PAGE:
One swipe at gas pump may not cut it
Some stations have $50 credit card limit
By Michael Stetz
STAFF WRITER - San Diego Union Tribune
May 30, 2006
Need a fill-up?
Like many, you might just swipe your credit or debit card at the pump. After all, with gas prices going through the roof, who carries around that kind of cash besides, maybe, Tony Soprano?
But even plastic has its problems.
Now, if you use a debit or credit card, you might get cut off when you reach a certain amount – in some cases as little as $50 – regardless of how flush you are.
If you want more gas, you have to swipe the card again.
If you're filling up a motor home, it could take a few transactions.
If you don't realize this little quirk, you could pull away from the pumps with your car – or more likely an SUV or truck – not completely filled.
This wasn't an issue a few years ago, when gas was more affordable. But prices are now at a record high.
And $50 just won't cut it in some cases.
“People get angry,” said Dave Whitlow, who owns Spirit Auto Center in Lakeside, where there is a $50 limit on debit transactions.
“Fifty dollars – that barely fills up an economy car.”
It's a bank, credit card and a gasoline industry thing. And it's more than a little confusing.
Buying gas with a credit or debit card is not like buying groceries with your plastic. When it comes to gas, you're swiping the card before the actual purchase.
So it's an unknown how much you're going to spend.
A limit is placed on the purchase, to protect the merchant and credit card company from being hosed. In the not-so-recent past, $50 seemed like a reasonable limit because that could fill up most tanks.
The figure is important for two reasons. First of all, you can't use your card if you don't have at least that much money in your account. Even if you only want $20 worth of gas, you got to have at least $50 in the bank or available in credit.
So the limit can't be too high – or else consumers will be disapproved. And, of course, put off.
Second, the bank puts what is called a “hold” on the full amount until the transaction is actually completed. The banks don't want you to drain your account before it gets the money for the gas.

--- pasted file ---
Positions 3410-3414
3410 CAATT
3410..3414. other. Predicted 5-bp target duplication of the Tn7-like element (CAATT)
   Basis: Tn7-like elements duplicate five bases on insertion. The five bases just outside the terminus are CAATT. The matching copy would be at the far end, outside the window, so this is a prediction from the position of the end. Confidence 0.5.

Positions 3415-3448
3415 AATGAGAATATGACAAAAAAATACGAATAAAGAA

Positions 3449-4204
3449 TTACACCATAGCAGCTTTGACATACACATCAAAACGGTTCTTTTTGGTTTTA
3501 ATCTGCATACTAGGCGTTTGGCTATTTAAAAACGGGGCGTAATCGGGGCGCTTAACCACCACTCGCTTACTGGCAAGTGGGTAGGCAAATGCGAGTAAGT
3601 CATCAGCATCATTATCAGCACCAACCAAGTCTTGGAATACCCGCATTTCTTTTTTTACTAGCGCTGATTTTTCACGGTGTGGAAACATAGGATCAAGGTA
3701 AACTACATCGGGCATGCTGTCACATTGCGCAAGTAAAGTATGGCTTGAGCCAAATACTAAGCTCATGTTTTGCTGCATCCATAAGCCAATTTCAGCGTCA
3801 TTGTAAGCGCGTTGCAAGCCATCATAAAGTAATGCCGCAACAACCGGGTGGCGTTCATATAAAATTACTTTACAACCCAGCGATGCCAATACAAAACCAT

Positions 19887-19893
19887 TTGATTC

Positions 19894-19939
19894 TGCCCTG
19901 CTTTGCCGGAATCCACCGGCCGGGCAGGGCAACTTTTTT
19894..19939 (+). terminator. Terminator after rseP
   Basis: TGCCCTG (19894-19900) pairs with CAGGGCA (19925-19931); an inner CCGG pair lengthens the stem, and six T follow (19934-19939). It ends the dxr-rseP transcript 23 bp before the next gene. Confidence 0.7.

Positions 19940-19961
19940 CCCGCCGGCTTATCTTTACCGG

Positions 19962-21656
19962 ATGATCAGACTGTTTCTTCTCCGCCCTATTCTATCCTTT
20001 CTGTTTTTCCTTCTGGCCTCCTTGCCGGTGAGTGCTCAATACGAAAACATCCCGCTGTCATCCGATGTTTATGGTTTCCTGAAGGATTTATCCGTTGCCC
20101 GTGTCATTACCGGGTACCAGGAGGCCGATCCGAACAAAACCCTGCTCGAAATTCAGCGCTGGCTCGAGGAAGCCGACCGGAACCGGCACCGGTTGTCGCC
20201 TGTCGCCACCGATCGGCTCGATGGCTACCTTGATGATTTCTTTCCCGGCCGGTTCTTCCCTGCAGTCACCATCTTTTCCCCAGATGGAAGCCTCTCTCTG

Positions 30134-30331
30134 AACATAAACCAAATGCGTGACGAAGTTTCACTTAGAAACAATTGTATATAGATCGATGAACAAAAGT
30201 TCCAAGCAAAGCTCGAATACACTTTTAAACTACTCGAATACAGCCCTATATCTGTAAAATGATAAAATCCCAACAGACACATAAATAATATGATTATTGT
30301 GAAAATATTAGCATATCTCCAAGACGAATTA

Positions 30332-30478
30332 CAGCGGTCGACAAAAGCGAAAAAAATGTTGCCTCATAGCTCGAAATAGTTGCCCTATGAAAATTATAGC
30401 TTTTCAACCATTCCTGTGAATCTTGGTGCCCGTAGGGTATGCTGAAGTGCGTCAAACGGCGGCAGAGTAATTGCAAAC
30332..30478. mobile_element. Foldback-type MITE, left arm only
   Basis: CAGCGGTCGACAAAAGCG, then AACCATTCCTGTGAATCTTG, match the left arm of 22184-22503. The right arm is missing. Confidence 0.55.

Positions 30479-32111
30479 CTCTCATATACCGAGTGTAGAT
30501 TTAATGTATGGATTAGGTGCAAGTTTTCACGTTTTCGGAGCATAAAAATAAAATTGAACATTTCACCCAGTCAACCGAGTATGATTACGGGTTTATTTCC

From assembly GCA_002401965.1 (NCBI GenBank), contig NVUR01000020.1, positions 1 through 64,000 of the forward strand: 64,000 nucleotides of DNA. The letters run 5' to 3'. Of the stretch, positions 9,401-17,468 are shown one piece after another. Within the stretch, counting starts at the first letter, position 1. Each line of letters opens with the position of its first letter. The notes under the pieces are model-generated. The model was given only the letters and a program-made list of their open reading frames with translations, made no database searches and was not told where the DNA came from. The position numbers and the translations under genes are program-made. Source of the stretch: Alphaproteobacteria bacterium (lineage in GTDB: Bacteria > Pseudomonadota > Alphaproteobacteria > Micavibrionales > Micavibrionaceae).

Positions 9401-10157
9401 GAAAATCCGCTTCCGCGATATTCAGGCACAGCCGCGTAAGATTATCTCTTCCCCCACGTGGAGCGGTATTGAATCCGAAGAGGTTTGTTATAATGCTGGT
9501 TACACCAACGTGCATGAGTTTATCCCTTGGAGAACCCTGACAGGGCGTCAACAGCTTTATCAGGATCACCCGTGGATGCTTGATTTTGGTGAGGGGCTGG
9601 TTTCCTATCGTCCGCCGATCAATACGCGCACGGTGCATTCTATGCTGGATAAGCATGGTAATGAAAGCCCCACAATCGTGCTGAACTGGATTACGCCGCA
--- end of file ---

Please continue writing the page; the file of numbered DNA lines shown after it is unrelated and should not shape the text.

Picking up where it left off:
And that takes about a day or so. It doesn't matter if you got only $10 worth of gas. You're hold is for the full $50. That means you can't touch the other $40 until the transaction clears.
Because of the increase in gas prices, the pre-authorized amount may now be too low in some cases, said Tracey Mills, a spokeswoman for the American Banking Association, which represents, in addition to banks, credit card companies.
But it's a tricky thing. As said, if the figure goes up dramatically, people could be priced out of using their cards. And the resulting larger holds could tie up people's accounts more dramatically.
People used to complain that the $50 hold was too high, Mills said.
“They tried to make a system so that both merchants and consumers are happy, and now everybody's complaining,” she said.
Gas station operators are upset because they get grief. Some consumers can't get a tankful of gas without hassle.
“It's kind of a pain,” said Rob Brownlow, who manages Bundy Trucking, which has a fleet of 17 trucks. Each one holds about 200 gallons.
When his truckers started getting cut off, they found a solution at one particular station. They could fill up without worry as long as they first took the credit card inside to the station attendant.
The debit and credit card system is hardly consistent. Some credit card companies and gas providers are upping their limits; others are not. All apparently have at least some limit.
At OB Gas, for instance, the pre-authorized amount for most purchases is $75, said owner Paul Garby.
His station, which is independently owned, sets it, he said. It used to be $50, but that was too low. He hasn't received complaints since it was increased.
Exxon Mobil sets its own limits by working with credit card companies, said Rebecca Chen, a spokeswoman. The limits were increased last November, she said. On debit cards, it went from $50 to $75. On credit cards, the limit was $75. Now it's $100.
Valero still has a limit of $50 for debit card transactions and $75 for credit card swipes at its company-operated gas stations. It also encourages its independent dealers to follow suit.
But the company is now looking at a possible increase in California. It could be bumped up to $60.
Because . . .
Big surprise: Gas doesn't seem to be getting any cheaper.